LGBT Health Education Blog
The Centers for Disease Control and Prevention (CDC) recently updated their fact sheet on HIV among gay, bisexual and other men who have sex with men (MSM). The news, unfortunately, is not good. In the US, HIV continues to affect gay and bisexual men more severely than any other group. Among MSM, Black/African American men bear the most disproportionate burden of HIV and young men of color continue to represent increasing proportions of new infections. The fact sheet is available on our resource page (link).
A Food and Drug Administration (FDA) advisory panel yesterday unanimously recommended approval of an at-home oral HIV test. With the CDC estimating that around 240,000 Americans do not know they are HIV positive (link), an over-the-counter HIV test has promise for increasing the number of people who know their status and get connected to care; by extension, the test may also ultimately reduce new infections. HIV/AIDS disparately impacts gay and bisexual men, men who have sex with men (who may not identify as gay or bisexual), African Americans, and Latinos. The oral HIV test uses a mouth swab and is already approved for use by medical practitioners. Home use trials suggest it is less reliable than when used in clinical settings, yielding some false negatives, but the FDA advisory panel strongly agreed that the benefits outweigh the risks. They also stressed that if approved, testing materials should warn that negative results do not automatically mean the person is HIV negative, and should provide an 800 number connecting users to counseling and medical care. The FDA will make a final decision on whether to approve the home-testing product later this year.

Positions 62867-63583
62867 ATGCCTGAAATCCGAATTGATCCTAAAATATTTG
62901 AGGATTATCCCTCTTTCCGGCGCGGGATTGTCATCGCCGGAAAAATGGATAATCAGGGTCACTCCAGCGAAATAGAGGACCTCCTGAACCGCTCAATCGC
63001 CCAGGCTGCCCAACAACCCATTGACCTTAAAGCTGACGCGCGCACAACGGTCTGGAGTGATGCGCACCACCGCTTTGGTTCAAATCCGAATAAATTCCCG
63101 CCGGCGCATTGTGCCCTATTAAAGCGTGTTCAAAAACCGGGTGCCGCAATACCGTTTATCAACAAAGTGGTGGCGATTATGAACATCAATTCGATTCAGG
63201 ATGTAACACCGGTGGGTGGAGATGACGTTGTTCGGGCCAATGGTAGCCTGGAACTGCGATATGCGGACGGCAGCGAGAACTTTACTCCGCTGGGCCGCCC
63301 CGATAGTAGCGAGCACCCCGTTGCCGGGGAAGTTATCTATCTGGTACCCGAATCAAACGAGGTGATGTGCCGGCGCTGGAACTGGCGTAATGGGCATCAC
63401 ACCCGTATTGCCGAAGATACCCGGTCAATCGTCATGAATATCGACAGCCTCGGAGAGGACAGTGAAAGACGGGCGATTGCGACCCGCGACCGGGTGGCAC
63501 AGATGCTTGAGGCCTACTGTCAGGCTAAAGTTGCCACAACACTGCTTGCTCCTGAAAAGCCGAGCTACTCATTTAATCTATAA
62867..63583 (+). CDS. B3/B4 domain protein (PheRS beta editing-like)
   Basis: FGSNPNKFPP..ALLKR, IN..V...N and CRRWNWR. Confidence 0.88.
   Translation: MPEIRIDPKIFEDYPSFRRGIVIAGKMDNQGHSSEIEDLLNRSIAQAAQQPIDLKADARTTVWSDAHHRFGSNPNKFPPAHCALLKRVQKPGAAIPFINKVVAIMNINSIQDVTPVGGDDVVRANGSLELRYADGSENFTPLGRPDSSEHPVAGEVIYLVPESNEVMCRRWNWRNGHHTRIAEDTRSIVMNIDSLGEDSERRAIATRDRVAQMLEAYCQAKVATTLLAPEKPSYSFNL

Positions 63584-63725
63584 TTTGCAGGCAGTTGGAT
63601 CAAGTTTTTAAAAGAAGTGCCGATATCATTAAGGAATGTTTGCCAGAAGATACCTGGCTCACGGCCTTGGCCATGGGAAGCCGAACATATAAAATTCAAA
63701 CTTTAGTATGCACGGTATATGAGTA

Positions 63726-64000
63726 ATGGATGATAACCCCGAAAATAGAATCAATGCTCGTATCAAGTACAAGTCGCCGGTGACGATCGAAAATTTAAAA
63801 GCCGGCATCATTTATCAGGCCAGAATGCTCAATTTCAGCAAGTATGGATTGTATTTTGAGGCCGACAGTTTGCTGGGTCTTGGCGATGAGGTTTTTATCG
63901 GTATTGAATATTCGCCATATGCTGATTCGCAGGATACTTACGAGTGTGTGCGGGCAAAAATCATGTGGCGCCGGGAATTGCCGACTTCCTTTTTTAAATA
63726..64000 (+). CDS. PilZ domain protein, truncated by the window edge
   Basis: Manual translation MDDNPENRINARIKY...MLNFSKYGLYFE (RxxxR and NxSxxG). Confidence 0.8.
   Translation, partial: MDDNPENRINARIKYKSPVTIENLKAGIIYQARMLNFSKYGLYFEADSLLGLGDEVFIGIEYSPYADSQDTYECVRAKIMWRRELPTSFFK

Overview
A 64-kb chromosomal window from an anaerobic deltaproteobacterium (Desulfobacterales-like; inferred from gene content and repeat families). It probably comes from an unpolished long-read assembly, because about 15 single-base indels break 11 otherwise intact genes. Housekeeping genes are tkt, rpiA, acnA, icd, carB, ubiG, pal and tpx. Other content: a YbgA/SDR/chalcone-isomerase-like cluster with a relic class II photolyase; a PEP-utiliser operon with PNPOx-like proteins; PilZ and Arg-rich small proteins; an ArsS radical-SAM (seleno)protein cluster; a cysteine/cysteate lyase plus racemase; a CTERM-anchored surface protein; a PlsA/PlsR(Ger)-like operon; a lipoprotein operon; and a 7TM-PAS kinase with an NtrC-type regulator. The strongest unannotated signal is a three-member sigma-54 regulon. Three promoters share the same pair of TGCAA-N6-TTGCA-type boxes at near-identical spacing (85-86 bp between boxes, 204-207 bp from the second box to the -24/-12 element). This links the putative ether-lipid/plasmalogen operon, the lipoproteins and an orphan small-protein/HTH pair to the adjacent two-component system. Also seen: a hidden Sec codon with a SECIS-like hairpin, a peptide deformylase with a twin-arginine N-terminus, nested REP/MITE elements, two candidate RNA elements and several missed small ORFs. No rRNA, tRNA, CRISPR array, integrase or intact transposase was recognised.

The manufacturer's press release is here.
Check out Urbanite Baltimore's noteworthy profile of openly lesbian health care provider Tonia Poteat, PhD, who was recently appointed Senior Technical Advisor for Most At Risk Populations by the Office of the U.S. Global AIDS Coordinator. As a physician assistant at Chase Brexton Health Center (a LGBT-focused health center in Baltimore) Dr. Poteat cared for at-risk transgender patients at Poteat's coming out story was told in the 2007 documentary For The Bible Tells Me So, which profiled Christian families’ struggles to accept lesbian and gay children. Dr. Poteat also did a stint with the CDC and the World Health Organization monitoring and evaluating HIV treatment programs in sub-Saharan Africa. It is inspiring to read about a provider so dedicated to reaching the most vulnerable populations.
This week, The Global Forum on MSM & HIV announced its 2012 Global Men's Health and Rights Survey. Click here to take part in the second global survey in history on the health, happiness, and access to care for men who have sex with men (last year, 5,000 responses were collected worldwide). Survey results are used to improve global access to HIV prevention and care services.